Kelly Kent brings almost two decades of experience to his role as director of SAGE’s National Housing Initiative, a new one at the organization. Kent, who divides his time between his hometown of Kansas City, Missouri, and SAGE’s New York City offices, talks about his rich background, what brought him back the Midwest, and the critical need for institutions like Citi that are helping establish models for older LGBT housing communities across the country.
SAGE: How did you end up in Kansas City?
Kelly Kent: I returned to Kansas City a few years ago after being gone for more than 16 years. Since my parents were dealing with so many health issues associated with aging, it was important for me to be accessible to them at this time in their lives. Witnessing their experiences also has helped shape my professional life in the way that it intersects health and housing for aging adults.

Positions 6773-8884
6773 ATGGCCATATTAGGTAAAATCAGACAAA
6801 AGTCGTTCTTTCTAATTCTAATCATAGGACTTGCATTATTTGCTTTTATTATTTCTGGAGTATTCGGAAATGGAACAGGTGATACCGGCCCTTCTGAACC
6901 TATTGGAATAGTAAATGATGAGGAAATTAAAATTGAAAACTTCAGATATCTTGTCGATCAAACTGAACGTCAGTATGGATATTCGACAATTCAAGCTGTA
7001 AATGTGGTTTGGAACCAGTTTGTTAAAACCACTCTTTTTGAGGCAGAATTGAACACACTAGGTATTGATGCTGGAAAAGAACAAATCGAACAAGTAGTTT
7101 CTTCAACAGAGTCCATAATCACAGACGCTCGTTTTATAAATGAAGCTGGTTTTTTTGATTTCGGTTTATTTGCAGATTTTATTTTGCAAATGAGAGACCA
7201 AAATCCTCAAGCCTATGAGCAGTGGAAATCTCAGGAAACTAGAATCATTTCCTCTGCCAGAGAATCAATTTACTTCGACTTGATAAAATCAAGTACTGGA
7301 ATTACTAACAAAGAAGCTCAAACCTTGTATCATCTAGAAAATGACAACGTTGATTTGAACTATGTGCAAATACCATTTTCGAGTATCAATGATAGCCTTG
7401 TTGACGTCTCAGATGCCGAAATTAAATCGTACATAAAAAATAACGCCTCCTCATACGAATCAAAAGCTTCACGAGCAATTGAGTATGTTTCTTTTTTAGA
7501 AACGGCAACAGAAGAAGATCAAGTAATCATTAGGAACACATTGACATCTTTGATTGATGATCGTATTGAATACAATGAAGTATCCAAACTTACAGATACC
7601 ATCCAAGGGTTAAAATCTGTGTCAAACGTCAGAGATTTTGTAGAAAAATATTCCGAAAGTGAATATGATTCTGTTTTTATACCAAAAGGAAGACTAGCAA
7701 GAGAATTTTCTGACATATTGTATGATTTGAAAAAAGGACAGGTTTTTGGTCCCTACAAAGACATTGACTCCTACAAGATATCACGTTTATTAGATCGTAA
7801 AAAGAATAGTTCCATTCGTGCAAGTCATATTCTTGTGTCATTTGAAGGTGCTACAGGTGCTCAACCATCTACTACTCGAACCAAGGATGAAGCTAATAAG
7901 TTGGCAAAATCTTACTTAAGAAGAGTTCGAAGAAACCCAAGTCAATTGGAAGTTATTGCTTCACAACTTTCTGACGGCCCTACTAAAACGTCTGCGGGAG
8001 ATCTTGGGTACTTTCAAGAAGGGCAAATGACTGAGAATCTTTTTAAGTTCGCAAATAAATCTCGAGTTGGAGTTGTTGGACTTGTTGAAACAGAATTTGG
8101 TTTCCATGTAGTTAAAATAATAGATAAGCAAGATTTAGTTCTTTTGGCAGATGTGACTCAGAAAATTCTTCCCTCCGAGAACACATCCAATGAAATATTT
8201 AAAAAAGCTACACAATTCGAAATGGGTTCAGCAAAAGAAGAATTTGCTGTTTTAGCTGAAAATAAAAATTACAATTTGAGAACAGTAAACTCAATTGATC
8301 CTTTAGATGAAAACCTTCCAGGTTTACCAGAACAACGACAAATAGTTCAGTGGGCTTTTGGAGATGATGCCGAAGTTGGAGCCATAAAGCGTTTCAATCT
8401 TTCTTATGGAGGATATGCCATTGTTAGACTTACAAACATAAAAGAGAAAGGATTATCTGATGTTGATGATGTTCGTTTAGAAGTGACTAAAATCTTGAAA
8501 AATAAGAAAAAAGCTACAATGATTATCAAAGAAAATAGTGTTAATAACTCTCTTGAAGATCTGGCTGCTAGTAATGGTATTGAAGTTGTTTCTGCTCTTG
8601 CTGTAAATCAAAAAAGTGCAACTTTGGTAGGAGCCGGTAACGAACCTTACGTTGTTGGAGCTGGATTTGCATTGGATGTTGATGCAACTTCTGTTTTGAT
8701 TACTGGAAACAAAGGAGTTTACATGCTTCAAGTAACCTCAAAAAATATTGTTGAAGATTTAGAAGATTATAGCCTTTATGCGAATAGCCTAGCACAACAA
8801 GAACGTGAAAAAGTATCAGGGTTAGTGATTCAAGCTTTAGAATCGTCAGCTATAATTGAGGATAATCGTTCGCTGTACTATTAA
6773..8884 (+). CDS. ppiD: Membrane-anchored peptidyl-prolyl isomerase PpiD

You have a long career as an advocate for affordable, fair housing for vulnerable populations. How did you become involved in this area?
My work in affordable and fair housing for vulnerable populations has spanned almost 20 years. I first realized my passion for this work when I volunteered as a buddy at an AIDS housing project in 1995 when I was an undergrad at the University of Kansas. At the time, HIV/AIDS housing was often more assisted living or a hospice. I saw firsthand how affordable housing is a basic foundation in a tenant’s overall healthcare engagement. That experience helped solidify my dedication to that work. I was always interested in social justice and even concentrated much of my undergraduate studies on African-American studies.
Based on those first experiences, I became even more determined to complete my master’s degree in urban planning with an emphasis on housing policy and real estate finance. I interned for the Assistant Secretary of Fair Housing at the Department of Housing and Urban Development in Washington, D.C., and then the rest evolved as my professional education evolved. The passion remained over the course of time. Ensuring vulnerable populations have access to safe, stable housing makes a difference in their lives.